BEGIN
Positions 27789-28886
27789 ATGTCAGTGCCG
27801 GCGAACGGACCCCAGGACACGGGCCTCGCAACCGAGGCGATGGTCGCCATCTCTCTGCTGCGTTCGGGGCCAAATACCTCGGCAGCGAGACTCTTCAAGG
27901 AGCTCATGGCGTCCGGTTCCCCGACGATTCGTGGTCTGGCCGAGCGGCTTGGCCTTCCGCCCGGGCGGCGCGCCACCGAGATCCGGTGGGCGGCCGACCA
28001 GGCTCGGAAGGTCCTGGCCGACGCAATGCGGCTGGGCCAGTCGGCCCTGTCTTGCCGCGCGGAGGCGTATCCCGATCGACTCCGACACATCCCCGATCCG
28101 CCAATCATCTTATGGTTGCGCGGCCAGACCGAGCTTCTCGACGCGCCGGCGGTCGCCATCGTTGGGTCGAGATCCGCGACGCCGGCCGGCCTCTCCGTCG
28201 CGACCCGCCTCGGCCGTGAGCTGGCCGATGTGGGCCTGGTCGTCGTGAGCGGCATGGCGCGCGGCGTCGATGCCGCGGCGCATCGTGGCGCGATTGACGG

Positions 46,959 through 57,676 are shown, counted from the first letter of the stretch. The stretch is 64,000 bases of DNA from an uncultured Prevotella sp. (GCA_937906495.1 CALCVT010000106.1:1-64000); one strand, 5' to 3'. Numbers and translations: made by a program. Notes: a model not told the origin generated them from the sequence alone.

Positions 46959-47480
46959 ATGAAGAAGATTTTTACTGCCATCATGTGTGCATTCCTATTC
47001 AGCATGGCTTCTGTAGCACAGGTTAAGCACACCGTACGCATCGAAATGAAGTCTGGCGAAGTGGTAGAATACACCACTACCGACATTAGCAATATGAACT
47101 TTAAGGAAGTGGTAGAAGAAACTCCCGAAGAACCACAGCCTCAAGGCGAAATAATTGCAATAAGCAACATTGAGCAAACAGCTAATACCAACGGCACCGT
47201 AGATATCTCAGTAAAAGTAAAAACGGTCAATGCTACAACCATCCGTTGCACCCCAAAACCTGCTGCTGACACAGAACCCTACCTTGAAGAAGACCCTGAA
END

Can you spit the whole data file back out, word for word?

Positions 27789-28886
27789 ATGTCAGTGCCG
27801 GCGAACGGACCCCAGGACACGGGCCTCGCAACCGAGGCGATGGTCGCCATCTCTCTGCTGCGTTCGGGGCCAAATACCTCGGCAGCGAGACTCTTCAAGG
27901 AGCTCATGGCGTCCGGTTCCCCGACGATTCGTGGTCTGGCCGAGCGGCTTGGCCTTCCGCCCGGGCGGCGCGCCACCGAGATCCGGTGGGCGGCCGACCA
28001 GGCTCGGAAGGTCCTGGCCGACGCAATGCGGCTGGGCCAGTCGGCCCTGTCTTGCCGCGCGGAGGCGTATCCCGATCGACTCCGACACATCCCCGATCCG
28101 CCAATCATCTTATGGTTGCGCGGCCAGACCGAGCTTCTCGACGCGCCGGCGGTCGCCATCGTTGGGTCGAGATCCGCGACGCCGGCCGGCCTCTCCGTCG
28201 CGACCCGCCTCGGCCGTGAGCTGGCCGATGTGGGCCTGGTCGTCGTGAGCGGCATGGCGCGCGGCGTCGATGCCGCGGCGCATCGTGGCGCGATTGACGG

Positions 46,959 through 57,676 are shown, counted from the first letter of the stretch. The stretch is 64,000 bases of DNA from an uncultured Prevotella sp. (GCA_937906495.1 CALCVT010000106.1:1-64000); one strand, 5' to 3'. Numbers and translations: made by a program. Notes: a model not told the origin generated them from the sequence alone.

Positions 46959-47480
46959 ATGAAGAAGATTTTTACTGCCATCATGTGTGCATTCCTATTC
47001 AGCATGGCTTCTGTAGCACAGGTTAAGCACACCGTACGCATCGAAATGAAGTCTGGCGAAGTGGTAGAATACACCACTACCGACATTAGCAATATGAACT
47101 TTAAGGAAGTGGTAGAAGAAACTCCCGAAGAACCACAGCCTCAAGGCGAAATAATTGCAATAAGCAACATTGAGCAAACAGCTAATACCAACGGCACCGT
47201 AGATATCTCAGTAAAAGTAAAAACGGTCAATGCTACAACCATCCGTTGCACCCCAAAACCTGCTGCTGACACAGAACCCTACCTTGAAGAAGACCCTGAA